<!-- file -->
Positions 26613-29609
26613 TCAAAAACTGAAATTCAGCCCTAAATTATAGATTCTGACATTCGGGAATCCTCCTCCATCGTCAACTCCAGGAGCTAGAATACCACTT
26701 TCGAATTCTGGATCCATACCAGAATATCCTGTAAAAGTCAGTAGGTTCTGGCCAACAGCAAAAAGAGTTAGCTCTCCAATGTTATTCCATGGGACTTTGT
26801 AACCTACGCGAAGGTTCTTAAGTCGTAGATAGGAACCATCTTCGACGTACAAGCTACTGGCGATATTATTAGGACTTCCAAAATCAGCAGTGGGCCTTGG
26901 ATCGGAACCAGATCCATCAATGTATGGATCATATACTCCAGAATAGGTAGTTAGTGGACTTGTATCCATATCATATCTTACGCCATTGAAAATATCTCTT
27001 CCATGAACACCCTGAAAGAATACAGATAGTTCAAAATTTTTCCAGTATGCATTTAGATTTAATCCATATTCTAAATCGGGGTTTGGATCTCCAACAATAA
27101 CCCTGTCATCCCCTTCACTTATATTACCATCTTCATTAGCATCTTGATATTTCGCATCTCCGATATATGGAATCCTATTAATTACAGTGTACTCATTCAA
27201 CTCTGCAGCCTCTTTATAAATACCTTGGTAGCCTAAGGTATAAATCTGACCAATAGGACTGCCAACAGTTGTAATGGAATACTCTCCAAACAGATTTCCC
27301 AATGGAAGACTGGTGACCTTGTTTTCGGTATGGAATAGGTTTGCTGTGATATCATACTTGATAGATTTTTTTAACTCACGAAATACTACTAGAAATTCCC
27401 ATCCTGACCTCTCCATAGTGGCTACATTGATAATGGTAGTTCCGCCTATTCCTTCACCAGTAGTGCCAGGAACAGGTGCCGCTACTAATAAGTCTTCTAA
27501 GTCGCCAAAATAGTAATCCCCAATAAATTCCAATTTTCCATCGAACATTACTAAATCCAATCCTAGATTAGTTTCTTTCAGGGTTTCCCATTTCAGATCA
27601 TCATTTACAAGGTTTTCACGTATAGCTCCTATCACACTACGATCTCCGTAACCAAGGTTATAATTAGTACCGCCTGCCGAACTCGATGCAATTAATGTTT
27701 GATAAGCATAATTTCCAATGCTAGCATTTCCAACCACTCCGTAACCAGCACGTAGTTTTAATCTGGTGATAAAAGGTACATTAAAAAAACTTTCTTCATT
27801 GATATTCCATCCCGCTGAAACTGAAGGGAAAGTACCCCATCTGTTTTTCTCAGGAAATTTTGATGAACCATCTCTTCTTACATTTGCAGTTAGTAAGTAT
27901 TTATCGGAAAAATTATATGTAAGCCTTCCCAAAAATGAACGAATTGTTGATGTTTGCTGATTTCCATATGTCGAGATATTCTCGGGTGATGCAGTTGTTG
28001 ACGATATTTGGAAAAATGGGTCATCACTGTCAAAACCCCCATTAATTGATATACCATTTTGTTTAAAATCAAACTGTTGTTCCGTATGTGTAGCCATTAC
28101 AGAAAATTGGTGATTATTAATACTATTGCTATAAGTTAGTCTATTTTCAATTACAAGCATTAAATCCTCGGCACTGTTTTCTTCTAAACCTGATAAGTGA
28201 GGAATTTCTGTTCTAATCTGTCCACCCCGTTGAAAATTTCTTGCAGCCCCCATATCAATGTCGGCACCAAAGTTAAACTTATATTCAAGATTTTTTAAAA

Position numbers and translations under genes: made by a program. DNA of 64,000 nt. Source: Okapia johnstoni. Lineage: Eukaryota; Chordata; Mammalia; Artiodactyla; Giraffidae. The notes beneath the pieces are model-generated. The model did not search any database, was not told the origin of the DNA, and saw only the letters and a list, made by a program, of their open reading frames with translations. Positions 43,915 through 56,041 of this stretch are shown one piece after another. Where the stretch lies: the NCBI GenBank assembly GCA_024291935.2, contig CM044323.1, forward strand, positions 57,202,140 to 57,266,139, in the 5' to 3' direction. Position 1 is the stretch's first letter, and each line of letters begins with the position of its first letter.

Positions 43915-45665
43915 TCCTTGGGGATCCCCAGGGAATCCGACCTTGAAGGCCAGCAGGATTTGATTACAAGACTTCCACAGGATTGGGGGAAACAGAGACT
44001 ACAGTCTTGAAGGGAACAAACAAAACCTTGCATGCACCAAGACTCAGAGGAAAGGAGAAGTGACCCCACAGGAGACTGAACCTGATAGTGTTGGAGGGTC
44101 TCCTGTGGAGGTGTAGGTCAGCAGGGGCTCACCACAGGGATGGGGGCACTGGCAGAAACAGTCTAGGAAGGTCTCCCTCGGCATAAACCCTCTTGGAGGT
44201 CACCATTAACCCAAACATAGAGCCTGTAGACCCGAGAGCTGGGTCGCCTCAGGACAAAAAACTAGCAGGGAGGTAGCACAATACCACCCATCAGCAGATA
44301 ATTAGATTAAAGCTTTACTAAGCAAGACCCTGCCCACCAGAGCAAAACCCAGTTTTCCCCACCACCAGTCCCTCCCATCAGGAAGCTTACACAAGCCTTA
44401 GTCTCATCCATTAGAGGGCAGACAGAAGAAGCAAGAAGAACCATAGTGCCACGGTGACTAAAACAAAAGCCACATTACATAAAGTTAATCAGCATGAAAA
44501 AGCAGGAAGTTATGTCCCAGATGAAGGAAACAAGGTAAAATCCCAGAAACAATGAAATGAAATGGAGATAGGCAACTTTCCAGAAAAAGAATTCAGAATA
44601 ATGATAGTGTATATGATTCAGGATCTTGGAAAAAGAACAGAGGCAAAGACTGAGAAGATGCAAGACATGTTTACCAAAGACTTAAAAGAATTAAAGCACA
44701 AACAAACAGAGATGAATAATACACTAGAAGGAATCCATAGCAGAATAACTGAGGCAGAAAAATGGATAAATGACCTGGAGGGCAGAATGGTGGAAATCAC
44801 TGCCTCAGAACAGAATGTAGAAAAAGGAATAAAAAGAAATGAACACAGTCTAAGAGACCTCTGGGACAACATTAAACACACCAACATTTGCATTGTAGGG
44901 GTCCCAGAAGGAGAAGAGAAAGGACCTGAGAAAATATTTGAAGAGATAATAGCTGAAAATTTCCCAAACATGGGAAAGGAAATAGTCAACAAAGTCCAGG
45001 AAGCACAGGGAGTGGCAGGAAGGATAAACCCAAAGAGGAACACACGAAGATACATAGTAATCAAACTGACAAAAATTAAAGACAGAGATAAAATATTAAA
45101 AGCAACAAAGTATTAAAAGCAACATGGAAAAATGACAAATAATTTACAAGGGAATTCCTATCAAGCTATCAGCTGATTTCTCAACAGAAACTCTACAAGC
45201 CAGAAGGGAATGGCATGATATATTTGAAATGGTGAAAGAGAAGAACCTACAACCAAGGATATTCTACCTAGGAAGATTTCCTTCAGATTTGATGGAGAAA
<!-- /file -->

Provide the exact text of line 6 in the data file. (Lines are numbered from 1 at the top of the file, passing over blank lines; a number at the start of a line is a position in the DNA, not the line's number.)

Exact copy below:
27001 CCATGAACACCCTGAAAGAATACAGATAGTTCAAAATTTTTCCAGTATGCATTTAGATTTAATCCATATTCTAAATCGGGGTTTGGATCTCCAACAATAA